During harvesting, farmers are bound to depressed selling due to pressure from hired labours, loan from banks and mahajans and their day to day family consumption needs. Notably, at the time of harvesting, government procurement is not started. It is delayed upon cumbersome procedures. So farmers are bound to set off millers’ doors for depressed selling. When government starts procuring, meanwhile farmers’ coffers become empty to sell further. So even paddy procurement, benefit goes to millers.

Mind it farmers never prepare rice for market. Only millers are doing this. So if rice is bought from millers, it would not benefit farmers. Thus millers are benefited from the entire process of procurement.

Now the question, if it is continuing for farmers getting nowhere in their stay in paddy cultivation for decades with some variants and thus they continue switching over to other commercial farming only after producing paddy for themselves without us, are we risking turning to be a big importer of rice? Otherwise how long will they suffer deprivation due to artificially made market failure and be captive in millers’ trickery?  Agriculture minister blamed the entire situation on huge import. Our question, where lies the lack of coordination within inter ministries that results in keeping him in dark? Why we fail to have total boro production planning beforehand taking care of stocks including carry over?

So we propose first to make farmers capable to survive in market. How? On phase wise priority, modern storage systems have to be built up. Here required investment could be harnessed both from public, private and public-private partnership (PPP). Where farmers will keep their paddy immediate after harvest to wait for favourable market. And during that gestation period farmers will be provided for required bank loan to meet their day to day consumption expenditures, production cost including payment of hired labours. Thus they will be saved from depressed selling and depending on millers’ caprices. It is a medium and long term stride but efforts should start from now on and budgetary proposal could be made from coming financial. But immediately “price commission” must be formed as proposed by many including different think tanks.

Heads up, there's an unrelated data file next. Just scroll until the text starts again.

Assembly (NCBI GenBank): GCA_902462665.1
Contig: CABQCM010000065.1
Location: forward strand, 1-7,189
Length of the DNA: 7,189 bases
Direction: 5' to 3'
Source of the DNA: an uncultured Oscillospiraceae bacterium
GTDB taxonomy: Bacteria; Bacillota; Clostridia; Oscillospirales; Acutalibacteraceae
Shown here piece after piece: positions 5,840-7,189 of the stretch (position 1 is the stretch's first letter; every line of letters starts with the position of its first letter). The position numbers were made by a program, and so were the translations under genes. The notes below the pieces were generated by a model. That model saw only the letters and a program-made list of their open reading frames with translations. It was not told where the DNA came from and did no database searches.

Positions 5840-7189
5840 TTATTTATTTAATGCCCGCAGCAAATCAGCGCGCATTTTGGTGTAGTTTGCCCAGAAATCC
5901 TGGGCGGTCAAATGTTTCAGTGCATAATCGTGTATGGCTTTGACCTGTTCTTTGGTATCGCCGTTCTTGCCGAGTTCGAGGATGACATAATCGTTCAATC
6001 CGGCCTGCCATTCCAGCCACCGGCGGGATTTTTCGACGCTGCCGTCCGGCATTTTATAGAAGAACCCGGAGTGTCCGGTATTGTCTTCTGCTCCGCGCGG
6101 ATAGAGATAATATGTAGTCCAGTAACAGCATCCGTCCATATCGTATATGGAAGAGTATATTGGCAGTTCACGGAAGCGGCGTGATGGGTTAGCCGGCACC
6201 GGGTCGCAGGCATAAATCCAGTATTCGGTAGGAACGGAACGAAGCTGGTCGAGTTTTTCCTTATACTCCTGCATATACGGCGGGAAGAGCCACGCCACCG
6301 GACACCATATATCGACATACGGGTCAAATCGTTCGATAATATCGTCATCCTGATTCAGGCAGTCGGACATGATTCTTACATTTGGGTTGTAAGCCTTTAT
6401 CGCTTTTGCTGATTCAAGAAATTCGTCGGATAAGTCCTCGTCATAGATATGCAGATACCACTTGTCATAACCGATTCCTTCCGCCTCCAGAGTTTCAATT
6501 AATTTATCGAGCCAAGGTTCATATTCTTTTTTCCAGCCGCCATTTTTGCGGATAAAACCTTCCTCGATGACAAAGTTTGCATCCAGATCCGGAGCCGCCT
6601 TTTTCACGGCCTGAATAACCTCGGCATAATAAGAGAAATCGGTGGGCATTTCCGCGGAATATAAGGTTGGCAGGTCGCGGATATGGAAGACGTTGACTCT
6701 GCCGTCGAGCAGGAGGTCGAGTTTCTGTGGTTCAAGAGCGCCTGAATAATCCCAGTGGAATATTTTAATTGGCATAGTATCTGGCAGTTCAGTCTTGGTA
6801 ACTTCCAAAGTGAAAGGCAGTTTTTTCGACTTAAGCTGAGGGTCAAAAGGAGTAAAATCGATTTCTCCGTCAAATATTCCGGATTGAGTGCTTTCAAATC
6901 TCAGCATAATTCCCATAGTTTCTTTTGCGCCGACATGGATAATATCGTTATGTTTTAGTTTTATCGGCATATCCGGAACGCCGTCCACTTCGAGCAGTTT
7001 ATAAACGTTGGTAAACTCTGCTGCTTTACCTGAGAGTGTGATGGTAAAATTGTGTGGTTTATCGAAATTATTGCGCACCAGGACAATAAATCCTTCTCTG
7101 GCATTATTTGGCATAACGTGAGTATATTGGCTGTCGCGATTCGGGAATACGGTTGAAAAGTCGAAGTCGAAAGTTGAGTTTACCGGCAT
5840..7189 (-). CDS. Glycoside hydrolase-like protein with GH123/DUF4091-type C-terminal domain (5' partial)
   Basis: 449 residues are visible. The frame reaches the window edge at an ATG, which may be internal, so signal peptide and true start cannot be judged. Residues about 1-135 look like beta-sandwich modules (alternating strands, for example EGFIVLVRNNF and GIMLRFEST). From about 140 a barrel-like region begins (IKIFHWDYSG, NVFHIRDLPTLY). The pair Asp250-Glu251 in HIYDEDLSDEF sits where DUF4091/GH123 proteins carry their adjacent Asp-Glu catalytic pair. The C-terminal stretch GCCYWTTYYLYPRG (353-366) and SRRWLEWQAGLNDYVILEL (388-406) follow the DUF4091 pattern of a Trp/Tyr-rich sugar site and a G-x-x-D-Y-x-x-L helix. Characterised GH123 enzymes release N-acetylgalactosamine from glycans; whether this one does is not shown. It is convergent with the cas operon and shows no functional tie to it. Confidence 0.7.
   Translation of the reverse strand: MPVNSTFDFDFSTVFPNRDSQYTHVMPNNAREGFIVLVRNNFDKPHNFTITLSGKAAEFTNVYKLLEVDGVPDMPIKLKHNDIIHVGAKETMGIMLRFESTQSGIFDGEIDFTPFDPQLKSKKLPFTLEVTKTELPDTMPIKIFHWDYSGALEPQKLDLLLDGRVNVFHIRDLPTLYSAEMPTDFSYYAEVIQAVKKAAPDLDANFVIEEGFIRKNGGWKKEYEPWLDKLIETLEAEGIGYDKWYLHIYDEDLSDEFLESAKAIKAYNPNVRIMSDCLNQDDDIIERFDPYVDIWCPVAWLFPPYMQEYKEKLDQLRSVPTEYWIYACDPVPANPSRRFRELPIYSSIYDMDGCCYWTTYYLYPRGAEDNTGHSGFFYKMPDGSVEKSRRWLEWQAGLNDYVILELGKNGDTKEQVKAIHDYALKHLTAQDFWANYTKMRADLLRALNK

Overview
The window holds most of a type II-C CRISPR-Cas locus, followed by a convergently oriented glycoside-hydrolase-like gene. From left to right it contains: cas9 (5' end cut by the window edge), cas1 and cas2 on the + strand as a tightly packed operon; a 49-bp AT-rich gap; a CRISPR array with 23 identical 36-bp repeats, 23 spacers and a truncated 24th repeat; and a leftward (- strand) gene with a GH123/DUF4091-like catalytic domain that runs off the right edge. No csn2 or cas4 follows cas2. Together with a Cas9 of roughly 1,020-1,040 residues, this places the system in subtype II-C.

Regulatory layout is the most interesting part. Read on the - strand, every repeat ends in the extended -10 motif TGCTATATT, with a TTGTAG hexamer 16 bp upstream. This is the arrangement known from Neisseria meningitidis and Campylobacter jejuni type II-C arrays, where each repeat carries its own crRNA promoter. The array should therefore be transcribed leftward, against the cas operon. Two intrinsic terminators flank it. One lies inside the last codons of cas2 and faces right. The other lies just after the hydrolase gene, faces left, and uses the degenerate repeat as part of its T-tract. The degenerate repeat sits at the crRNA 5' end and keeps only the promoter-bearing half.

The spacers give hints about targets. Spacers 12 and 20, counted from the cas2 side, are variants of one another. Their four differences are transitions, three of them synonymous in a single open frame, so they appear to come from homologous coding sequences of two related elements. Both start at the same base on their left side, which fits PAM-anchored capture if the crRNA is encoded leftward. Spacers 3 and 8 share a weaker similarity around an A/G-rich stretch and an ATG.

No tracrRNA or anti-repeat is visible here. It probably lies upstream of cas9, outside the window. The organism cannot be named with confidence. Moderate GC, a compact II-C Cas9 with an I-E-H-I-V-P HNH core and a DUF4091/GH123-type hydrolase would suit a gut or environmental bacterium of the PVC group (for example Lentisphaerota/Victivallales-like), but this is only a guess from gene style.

But for immediate task must be to disburden carryover stocks by invigorating distribution among destitute at low price and enhancing other social net programmes to accommodate procured rice. In addition import is to be reined in and rethink again over 10 to 15 lakhs tonnes of rice export and giving 20 percent incentive to exporters.

Our farmers are real revolutionary and to be acclaimed for once they supported seven and a half crore at Bangabandhu’s time. And now they are supporting nearly 17 crore making the nation self- sufficient in food, thanks to policy support of the present government during their present and their past. We must not clout our farmers to shake our hard earned food security and turning again to be a big food importer.

Writer a retired professor and now a freelance contributor.

  • Farmers lose, millers gain—not a new game
  • Issue 49
  • Haradhan Ganguly
  • Vol 35
  • DhakaCourier